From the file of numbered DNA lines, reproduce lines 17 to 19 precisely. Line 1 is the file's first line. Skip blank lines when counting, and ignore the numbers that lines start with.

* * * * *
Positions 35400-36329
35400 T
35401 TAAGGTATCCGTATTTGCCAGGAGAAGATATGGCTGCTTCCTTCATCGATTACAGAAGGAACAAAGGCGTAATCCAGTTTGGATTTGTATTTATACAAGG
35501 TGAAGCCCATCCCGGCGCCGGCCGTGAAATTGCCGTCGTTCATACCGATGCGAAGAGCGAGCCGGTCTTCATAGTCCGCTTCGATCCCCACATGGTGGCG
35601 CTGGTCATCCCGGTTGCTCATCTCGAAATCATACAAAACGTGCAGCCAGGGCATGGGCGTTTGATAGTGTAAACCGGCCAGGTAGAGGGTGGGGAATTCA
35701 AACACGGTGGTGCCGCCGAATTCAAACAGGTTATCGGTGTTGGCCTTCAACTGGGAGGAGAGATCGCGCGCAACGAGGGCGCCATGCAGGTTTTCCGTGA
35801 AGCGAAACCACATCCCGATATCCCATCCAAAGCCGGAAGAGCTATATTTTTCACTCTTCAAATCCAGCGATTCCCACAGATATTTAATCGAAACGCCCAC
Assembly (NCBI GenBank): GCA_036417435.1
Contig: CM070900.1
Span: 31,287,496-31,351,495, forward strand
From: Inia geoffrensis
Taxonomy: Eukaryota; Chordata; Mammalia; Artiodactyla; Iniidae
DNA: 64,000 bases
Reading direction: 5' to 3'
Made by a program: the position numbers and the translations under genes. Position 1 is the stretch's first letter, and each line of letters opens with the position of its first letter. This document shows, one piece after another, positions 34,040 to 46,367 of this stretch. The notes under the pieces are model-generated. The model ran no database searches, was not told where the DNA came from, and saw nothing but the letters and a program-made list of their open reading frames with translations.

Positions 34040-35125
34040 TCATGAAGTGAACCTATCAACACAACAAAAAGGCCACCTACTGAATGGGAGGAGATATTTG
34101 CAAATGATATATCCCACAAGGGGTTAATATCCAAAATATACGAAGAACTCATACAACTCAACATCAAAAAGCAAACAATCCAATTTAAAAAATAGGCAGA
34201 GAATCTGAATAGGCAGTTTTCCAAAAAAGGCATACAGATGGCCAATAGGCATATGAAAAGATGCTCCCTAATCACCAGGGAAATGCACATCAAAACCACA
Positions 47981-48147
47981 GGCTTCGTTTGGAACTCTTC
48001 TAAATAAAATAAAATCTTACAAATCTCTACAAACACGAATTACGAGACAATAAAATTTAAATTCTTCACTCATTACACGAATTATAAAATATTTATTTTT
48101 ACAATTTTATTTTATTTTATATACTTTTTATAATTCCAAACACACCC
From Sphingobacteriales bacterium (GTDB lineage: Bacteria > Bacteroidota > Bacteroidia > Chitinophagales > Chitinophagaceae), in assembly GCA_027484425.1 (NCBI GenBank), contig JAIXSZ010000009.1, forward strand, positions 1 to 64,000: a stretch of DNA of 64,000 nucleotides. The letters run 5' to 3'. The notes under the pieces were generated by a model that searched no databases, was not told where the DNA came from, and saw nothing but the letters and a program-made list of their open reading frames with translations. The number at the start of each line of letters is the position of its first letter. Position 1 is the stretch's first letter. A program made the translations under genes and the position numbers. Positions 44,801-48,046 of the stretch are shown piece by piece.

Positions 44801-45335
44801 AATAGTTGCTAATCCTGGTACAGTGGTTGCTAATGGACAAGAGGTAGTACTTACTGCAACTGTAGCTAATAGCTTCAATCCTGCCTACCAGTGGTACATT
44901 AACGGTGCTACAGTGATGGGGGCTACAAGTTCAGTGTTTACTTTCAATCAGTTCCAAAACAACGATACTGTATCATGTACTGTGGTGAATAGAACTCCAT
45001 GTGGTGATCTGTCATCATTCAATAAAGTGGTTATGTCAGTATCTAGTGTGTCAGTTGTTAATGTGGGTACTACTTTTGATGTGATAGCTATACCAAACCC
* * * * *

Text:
34040 TCATGAAGTGAACCTATCAACACAACAAAAAGGCCACCTACTGAATGGGAGGAGATATTTG
34101 CAAATGATATATCCCACAAGGGGTTAATATCCAAAATATACGAAGAACTCATACAACTCAACATCAAAAAGCAAACAATCCAATTTAAAAAATAGGCAGA
34201 GAATCTGAATAGGCAGTTTTCCAAAAAAGGCATACAGATGGCCAATAGGCATATGAAAAGATGCTCCCTAATCACCAGGGAAATGCACATCAAAACCACA